Audrey Hepburn in “Breakfast at Tiffany’s.” Image from movie trailer

By Megan Bianco

The year 2016 marks the anniversaries of two Paramount classics, the romantic dramedies Breakfast at Tiffany’s (1961) and Pretty in Pink (1986). While Pretty in Pink has aged relatively well the past 30 years, Breakfast at Tiffany’s has grown to have a rather polarizing reputation since its release 55 years ago. Teenage girls love it, feminists criticize it and men don’t understand the appeal.

Originally written as a novella by Truman Capote about a young, high-class call girl’s friendship with her gay neighbor, Blake Edwards adapted the book as a love story. As funny as it seems to me now, Breakfast at Tiffany’s was one of my most watched old Hollywood movies as a kid in the middle of all the musicals and animated classics I favored. In my parents’ defense, Breakfast at Tiffany’s was produced near the tail end of the Hays Code rules, so the mature content was pretty subtle.

One thing people remember about the film is all the gorgeous, iconic dresses and jewelry Audrey Hepburn displays, the famous song “Moon River” by Henry Mancini playing in the Manhattan background. But the timeless standout is the free-spirited, vibrant characterization of Holly Golightly. Capote and most the book’s readers were taken aback at Hepburn portraying the lead—the author admitting he wrote Holly with Marilyn Monroe in mind. But after seeing Monroe’s own adorable gold digger roles in Gentlemen Prefer Blondes (1953) and How to Marry a Millionaire (1953), I’m sure a movie star as glamorous and proper as Hepburn playing a society girl was seen as a fresh idea.

Hepburn’s performance is the heart of the film and, in my opinion, the reason the movie became a classic favorite. She doesn’t play Holly as a whore or dumb blonde (or brunette), but as a vulnerable young woman who likes to live life to the fullest. Particularly impressive are the scenes where Holly has a nervous breakdown while learning her brother has died, and the emotional final scene of the film.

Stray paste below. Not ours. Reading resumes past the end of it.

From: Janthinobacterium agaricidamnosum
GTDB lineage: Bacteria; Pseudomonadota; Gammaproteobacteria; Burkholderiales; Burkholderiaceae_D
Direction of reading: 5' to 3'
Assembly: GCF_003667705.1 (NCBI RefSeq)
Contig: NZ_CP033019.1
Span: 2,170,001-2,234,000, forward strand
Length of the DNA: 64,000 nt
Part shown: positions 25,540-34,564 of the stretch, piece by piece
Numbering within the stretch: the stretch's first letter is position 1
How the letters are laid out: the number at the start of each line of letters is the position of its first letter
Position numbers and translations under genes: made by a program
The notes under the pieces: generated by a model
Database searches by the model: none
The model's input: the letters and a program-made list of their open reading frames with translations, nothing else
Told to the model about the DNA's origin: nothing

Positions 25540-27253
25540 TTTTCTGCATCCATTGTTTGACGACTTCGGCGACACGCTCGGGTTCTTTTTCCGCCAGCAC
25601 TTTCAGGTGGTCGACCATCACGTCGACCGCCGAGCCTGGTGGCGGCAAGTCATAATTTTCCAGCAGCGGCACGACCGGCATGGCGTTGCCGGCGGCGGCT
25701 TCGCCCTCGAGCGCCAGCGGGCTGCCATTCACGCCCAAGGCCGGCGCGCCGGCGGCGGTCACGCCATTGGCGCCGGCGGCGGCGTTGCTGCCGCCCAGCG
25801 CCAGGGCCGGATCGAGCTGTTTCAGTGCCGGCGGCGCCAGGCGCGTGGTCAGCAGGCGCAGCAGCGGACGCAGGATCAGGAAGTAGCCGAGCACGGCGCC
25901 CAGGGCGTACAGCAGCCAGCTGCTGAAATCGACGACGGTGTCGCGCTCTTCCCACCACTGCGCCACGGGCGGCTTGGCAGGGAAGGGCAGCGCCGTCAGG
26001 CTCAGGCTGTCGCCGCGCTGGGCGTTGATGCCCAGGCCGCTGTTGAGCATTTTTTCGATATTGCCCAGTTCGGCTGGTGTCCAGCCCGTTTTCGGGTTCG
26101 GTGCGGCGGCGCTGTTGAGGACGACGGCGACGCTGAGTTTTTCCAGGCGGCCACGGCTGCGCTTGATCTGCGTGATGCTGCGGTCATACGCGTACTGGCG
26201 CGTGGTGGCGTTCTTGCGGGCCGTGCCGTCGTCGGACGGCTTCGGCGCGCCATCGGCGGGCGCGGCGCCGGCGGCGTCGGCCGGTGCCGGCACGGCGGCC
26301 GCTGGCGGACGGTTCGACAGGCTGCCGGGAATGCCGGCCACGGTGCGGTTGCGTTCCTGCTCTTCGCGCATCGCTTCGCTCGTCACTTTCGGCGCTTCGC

The male lead was also apparently controversial. George Peppard’s Paul Varjak went from a low-key gay writer in the novella, to a straight writer secretly having an affair with a rich older woman (played by Patricia Neal), with extra financial benefits, in the feature. Peppard wasn’t Edwards’ ideal choice for the role, and Hepburn and Neal reportedly found him to be a bit of a diva behind the scenes. Nevertheless, the onscreen chemistry between Paul and Holly is magical and captures the relationship perfectly. He is the perfect straight leading man to Hepburn’s colorful ingénue.

In retrospect, I’m surprised I was so into this movie when I was in my single digits, as the film is dialogue-heavy with adult conversation. The story takes an especially dark turn when Holly’s ex-husband Doc (Buddy Ebsen in an appearance) visits her, and Paul learns that she was a child bride at age 14 on a Texas farm.

But the most cringe-inducing and dated aspect of the movie is unfortunately Mickey Rooney as Holly’s and Paul’s landlord, Mr. Yunioshi. Similarly to how Long Duk Dong has become an outdated character in Sixteen Candles (1984), Rooney’s yellowface caricature has become the face of Hollywood racism. The role included makeup for Rooney to look more Japanese as well as an over-the-top accent in the middle of an East Asian-decorated apartment for comic relief.

From what can be seen on DVD/Blu-ray extras and specials on the film, the filmmakers and producers do appear a bit embarrassed and regretful over the casting. And luckily the character only takes up at most five minutes of screen time, even if important to the story. Rooney’s Yunioshi in such an otherwise remarkable movie marks the film a product of its time and reminds viewers of how much progress we’ve made in casting decisions.

Has the 1961 classic aged well? No. Is it still worth watching? Yes. Besides the charming leads, and the romantic direction by Edwards, we also get one of Mancini’s most recognizable scores, and arguably the best and most influential party sequence ever staged. Breakfast at Tiffany’s is iconic aesthetically and sentimentally, and an imperfect gaze into vintage Hollywood.


Megan Bianco is a Southern California-based movie reviewer and content writer with a degree from California State University Northridge.

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